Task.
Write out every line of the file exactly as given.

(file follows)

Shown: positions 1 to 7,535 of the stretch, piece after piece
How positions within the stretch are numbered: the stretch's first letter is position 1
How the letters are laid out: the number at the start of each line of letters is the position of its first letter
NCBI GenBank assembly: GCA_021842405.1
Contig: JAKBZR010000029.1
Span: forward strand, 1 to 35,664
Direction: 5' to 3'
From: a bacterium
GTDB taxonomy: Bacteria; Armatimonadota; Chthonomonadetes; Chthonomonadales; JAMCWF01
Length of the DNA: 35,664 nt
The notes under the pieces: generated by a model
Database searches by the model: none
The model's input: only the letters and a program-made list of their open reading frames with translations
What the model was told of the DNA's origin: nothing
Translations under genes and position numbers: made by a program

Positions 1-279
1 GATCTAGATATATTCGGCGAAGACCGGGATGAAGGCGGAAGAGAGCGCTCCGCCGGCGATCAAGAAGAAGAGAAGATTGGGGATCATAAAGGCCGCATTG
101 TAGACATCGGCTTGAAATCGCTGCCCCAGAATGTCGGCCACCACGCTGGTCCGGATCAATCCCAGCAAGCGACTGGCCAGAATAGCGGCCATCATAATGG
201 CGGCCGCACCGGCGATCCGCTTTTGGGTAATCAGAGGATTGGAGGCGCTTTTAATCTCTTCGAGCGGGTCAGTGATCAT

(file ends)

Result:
Shown: positions 1 to 7,535 of the stretch, piece after piece
How positions within the stretch are numbered: the stretch's first letter is position 1
How the letters are laid out: the number at the start of each line of letters is the position of its first letter
NCBI GenBank assembly: GCA_021842405.1
Contig: JAKBZR010000029.1
Span: forward strand, 1 to 35,664
Direction: 5' to 3'
From: a bacterium
GTDB taxonomy: Bacteria; Armatimonadota; Chthonomonadetes; Chthonomonadales; JAMCWF01
Length of the DNA: 35,664 nt
The notes under the pieces: generated by a model
Database searches by the model: none
The model's input: only the letters and a program-made list of their open reading frames with translations
What the model was told of the DNA's origin: nothing
Translations under genes and position numbers: made by a program

Positions 1-279
1 GATCTAGATATATTCGGCGAAGACCGGGATGAAGGCGGAAGAGAGCGCTCCGCCGGCGATCAAGAAGAAGAGAAGATTGGGGATCATAAAGGCCGCATTG
101 TAGACATCGGCTTGAAATCGCTGCCCCAGAATGTCGGCCACCACGCTGGTCCGGATCAATCCCAGCAAGCGACTGGCCAGAATAGCGGCCATCATAATGG
201 CGGCCGCACCGGCGATCCGCTTTTGGGTAATCAGAGGATTGGAGGCGCTTTTAATCTCTTCGAGCGGGTCAGTGATCAT